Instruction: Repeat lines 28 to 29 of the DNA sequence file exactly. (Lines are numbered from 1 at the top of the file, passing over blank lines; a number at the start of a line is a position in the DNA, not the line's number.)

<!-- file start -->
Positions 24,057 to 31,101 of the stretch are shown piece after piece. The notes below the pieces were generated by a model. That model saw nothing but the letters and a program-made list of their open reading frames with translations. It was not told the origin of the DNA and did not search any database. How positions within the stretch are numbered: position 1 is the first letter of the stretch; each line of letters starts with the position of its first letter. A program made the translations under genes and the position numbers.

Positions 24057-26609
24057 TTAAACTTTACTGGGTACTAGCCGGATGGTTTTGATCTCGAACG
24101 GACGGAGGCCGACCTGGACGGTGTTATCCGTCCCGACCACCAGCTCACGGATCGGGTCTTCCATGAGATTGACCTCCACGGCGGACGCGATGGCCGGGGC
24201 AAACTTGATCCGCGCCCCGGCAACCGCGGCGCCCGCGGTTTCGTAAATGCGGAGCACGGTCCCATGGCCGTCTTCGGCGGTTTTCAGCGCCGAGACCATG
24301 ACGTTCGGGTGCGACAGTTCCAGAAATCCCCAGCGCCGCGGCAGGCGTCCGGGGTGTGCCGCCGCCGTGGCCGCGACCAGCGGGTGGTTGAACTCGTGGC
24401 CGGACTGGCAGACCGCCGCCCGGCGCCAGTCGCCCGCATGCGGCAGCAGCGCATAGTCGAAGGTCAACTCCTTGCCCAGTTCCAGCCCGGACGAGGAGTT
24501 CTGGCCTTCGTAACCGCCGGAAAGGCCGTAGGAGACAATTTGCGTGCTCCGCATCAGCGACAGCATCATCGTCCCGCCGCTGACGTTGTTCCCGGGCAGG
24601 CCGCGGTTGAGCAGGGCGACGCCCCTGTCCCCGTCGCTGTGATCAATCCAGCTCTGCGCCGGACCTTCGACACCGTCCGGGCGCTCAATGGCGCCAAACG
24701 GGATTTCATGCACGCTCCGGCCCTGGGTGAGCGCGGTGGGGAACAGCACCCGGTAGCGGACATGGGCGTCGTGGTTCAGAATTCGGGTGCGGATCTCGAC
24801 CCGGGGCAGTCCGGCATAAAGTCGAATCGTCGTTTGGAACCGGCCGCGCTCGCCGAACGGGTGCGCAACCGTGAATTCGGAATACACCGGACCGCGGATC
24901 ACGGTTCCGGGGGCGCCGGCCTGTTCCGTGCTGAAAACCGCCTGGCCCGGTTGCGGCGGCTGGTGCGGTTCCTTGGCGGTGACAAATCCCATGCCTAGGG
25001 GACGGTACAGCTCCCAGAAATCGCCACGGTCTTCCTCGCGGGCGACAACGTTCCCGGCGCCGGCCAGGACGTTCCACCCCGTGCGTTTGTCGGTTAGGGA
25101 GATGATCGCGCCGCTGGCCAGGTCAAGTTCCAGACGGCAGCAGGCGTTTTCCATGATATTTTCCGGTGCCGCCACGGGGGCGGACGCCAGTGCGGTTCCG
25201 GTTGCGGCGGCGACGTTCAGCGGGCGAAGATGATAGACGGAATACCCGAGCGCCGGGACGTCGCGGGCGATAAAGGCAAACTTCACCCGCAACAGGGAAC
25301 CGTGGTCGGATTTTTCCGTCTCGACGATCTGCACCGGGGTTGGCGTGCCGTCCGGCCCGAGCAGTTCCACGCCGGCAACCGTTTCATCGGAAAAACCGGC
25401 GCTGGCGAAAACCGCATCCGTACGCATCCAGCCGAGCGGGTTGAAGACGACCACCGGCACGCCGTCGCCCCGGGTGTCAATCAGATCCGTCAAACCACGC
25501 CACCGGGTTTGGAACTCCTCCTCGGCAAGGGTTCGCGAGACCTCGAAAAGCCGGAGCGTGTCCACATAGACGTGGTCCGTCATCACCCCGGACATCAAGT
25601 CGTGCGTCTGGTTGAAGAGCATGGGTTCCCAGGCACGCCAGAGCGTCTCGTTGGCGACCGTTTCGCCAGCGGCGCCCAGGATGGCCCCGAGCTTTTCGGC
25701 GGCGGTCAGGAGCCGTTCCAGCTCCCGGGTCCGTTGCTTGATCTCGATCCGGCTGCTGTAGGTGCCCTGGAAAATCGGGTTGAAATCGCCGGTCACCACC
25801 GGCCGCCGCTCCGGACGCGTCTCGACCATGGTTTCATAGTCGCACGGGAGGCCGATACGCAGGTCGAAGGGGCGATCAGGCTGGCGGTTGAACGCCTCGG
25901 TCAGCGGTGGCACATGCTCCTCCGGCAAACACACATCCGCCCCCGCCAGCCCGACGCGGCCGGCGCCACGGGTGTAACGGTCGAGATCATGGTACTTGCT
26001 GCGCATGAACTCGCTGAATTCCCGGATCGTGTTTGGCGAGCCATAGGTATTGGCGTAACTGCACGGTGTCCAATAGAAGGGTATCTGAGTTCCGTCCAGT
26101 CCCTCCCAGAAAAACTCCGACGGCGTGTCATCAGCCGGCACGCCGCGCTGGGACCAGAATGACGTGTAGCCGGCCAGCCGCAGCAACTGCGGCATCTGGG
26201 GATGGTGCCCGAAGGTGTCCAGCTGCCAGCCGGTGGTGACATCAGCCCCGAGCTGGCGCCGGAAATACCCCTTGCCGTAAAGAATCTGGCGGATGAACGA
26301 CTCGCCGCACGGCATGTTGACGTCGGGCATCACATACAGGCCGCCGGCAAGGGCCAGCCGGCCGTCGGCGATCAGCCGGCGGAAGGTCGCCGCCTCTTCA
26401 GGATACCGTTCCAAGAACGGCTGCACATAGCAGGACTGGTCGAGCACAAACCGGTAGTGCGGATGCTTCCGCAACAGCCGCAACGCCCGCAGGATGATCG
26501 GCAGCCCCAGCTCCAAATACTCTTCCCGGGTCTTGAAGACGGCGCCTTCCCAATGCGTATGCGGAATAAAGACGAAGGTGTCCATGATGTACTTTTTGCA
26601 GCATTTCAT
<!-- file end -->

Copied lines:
26501 GCAGCCCCAGCTCCAAATACTCTTCCCGGGTCTTGAAGACGGCGCCTTCCCAATGCGTATGCGGAATAAAGACGAAGGTGTCCATGATGTACTTTTTGCA
26601 GCATTTCAT